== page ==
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Int J Environ Res Public Health. 2010 Jun;7(6):2607-19. doi: 10.3390/ijerph7062607. Epub 2010 Jun 14.

The effect of high ambient temperature on the elderly population in three regions of Sweden.

Author information

1
Department of Public Health and Clinical Medicine, Occupational and Environmental Medicine, Umeå University, 7 Umeå, Sweden. joacim.rocklov@envmed.umu.se

Abstract

The short-term effects of high temperatures are a serious concern in the context of climate change. In areas that today have mild climates the research activity has been rather limited, despite the fact that differences in temperature susceptibility will play a fundamental role in understanding the exposure, acclimatization, adaptation and health risks of a changing climate. In addition, many studies employ biometeorological indexes without careful investigation of the regional heterogeneity in the impact of relative humidity. We aimed to investigate the effects of summer temperature and relative humidity and regional differences in three regions of Sweden allowing for heterogeneity of the effect over the scale of summer temperature. To do so, we collected mortality data for ages 65+ from Stockholm, Göteborg and Skåne from the Swedish National Board of Health and Welfare and the Swedish Meteorological and Hydrological Institute for the years 1998 through 2005. In Stockholm and Skåne on average 22 deaths per day occurred, while in Göteborg the mean frequency of daily deaths was 10. We fitted time-series regression models to estimate relative risks of high ambient temperatures on daily mortality using smooth functions to control for confounders, and estimated non-linear effects of exposure while allowing for auto-regressive correlation of observations within summers. The effect of temperature on mortality was found distributed over the same or following day, with statistically significant cumulative combined relative risk of about 5.1% (CI = 0.3, 10.1) per degrees C above the 90th percentile of summer temperature. The effect of high relative humidity was statistically significant in only one of the regions, as was the effect of relative humidity (above 80th percentile) and temperature (above 90th percentile). In the southernmost region studied there appeared to be a significant increase in mortality with decreasing low summer temperatures that was not apparent in the two more northerly situated regions. The effects of warm temperatures on the elderly population in Sweden are rather strong and consistent across different regions after adjustment for mortality displacement. The impact of relative humidity appears to be different in regions, and may be a more important predictor of mortality in some areas.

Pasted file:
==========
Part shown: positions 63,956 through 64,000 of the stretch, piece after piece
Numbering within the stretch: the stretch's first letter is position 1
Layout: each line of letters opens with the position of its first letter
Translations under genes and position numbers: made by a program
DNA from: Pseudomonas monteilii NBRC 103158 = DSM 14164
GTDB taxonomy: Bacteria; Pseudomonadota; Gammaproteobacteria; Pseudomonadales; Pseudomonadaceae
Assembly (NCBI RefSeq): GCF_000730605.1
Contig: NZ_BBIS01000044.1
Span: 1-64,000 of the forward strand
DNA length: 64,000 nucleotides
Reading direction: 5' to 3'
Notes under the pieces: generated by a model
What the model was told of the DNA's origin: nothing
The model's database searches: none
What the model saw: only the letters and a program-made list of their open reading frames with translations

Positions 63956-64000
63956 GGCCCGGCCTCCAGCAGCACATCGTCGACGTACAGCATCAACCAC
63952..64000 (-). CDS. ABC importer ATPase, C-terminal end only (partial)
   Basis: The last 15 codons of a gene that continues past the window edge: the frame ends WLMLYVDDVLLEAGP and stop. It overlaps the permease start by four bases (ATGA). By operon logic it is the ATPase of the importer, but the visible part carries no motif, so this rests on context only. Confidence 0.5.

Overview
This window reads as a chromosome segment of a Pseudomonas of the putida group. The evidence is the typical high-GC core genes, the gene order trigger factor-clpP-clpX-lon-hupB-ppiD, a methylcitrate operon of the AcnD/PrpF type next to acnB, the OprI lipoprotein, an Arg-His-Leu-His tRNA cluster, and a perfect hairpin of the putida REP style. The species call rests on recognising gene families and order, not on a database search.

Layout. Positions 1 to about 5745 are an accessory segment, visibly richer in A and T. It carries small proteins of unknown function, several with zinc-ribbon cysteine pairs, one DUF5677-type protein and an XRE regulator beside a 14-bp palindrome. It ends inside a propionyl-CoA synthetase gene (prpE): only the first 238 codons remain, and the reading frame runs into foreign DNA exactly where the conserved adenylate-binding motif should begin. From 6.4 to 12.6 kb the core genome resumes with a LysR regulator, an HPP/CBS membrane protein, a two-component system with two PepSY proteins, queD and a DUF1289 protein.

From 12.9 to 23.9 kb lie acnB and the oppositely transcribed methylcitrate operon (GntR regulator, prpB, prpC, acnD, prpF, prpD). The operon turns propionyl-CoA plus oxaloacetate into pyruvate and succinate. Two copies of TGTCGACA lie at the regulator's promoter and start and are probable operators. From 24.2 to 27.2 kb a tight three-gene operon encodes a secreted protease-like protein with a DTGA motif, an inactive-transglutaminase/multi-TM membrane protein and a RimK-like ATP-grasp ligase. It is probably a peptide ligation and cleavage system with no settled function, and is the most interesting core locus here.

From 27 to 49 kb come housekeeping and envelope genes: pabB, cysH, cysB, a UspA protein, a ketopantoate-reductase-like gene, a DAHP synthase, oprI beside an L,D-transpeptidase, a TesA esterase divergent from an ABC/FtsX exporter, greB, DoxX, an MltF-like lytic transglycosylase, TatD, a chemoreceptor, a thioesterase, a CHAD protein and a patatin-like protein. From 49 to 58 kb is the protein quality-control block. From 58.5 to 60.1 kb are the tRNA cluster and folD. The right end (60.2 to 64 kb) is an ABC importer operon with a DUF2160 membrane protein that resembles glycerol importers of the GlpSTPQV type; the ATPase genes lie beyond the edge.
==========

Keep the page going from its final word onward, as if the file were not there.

KEYWORDS:

climate change; death; heat; heat waves; humidity; mortality; public health; temperature; weather

PMID:
20644691
PMCID:
PMC2905568
DOI:
10.3390/ijerph7062607
[Indexed for MEDLINE]
Free PMC Article

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